Land-use planning is perhaps the best way through which this can be done. For instance, if rapidly-growing airports are able to develop long-term noise maps based on future growth, they will be able to resist the encroachment of noise sensitive buildings such as public residences, thus leading to fewer noise problems in the longer term.
What tools are available and what is ANIMA doing
ANIMA is already developing some tools it believes will be useful for airports and local authorities in terms of noise mitigation. These include a best practice portal (BPP) for airports and local authorities to be guided through the types of interventions they can make to mitigate specific noise issues, which will be available online in 2020. Ultimately, the BPP – built on the sound experience of a wide set of stakeholders – will provide guidance to categories of unexperienced end users on what they could and should avoid.
ANIMA is also developing a virtual community tool (VCT) for professional users. Within this tool, these end users will be allowed to check the noise impact of local air traffic through non-acoustical descriptors in addition to basic intensity-based noise maps, with the offered possibility to add their own local descriptors.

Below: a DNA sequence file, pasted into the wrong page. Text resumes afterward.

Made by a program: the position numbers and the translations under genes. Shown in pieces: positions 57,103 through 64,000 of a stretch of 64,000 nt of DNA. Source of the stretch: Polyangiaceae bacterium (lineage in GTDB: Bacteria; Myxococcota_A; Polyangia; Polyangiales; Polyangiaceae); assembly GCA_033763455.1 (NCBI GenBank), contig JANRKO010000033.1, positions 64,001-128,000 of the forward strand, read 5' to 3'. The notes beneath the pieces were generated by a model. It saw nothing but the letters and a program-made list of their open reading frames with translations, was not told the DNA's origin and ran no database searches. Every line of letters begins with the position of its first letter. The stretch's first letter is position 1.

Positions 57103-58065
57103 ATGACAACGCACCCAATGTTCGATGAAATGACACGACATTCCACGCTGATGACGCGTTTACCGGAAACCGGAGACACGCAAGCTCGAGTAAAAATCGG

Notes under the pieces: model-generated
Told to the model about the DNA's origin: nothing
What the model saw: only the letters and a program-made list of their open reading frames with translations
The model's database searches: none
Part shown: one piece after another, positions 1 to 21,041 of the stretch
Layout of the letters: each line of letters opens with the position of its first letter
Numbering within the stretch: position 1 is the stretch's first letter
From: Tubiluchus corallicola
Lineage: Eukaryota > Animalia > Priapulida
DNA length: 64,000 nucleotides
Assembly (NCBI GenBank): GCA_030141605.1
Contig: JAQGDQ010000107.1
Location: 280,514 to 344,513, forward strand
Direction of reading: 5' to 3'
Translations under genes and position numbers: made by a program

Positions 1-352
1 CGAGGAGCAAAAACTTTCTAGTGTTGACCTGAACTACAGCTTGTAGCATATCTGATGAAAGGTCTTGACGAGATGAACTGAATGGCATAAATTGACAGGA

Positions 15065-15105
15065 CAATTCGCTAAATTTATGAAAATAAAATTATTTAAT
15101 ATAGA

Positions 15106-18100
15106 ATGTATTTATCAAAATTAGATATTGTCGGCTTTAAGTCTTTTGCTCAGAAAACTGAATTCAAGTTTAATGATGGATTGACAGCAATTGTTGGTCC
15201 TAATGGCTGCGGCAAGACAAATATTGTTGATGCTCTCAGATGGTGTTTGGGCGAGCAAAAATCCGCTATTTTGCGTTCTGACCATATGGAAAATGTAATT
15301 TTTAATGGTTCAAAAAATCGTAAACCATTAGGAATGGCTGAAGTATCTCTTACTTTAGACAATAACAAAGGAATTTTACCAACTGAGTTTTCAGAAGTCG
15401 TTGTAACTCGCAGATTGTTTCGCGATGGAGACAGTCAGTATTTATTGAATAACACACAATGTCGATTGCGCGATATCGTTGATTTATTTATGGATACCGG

Various activities are therefore led in order to feed these two top-level deliverables that are the BPP and the VCT. For instance, focus groups and online surveys are held for areas close to four different airports in order to gain better insight into their communication campaigns; noise simulations will be developed, using a virtual-reality headset to help better understand how visual factors may alter the perceived noise; and a mobile application is tested to gather the disturbance and attitudes of residents near an airport.
Currently, ANIMA is looking for partnering airports and local authorities to test and exemplify developed tools. These sought partners would be encouraged to review the BPP, the validity of recommendations and guidance, and the way they are distilled. Similarly, they could fruitfully test the VCT by embedding annoyance-related indicators and importing their own indicators within.
Maruis Nicolescu is the Secretary General of Airport Regions Council and the Communication and Dissemination Work Package leader of the ANIMA project.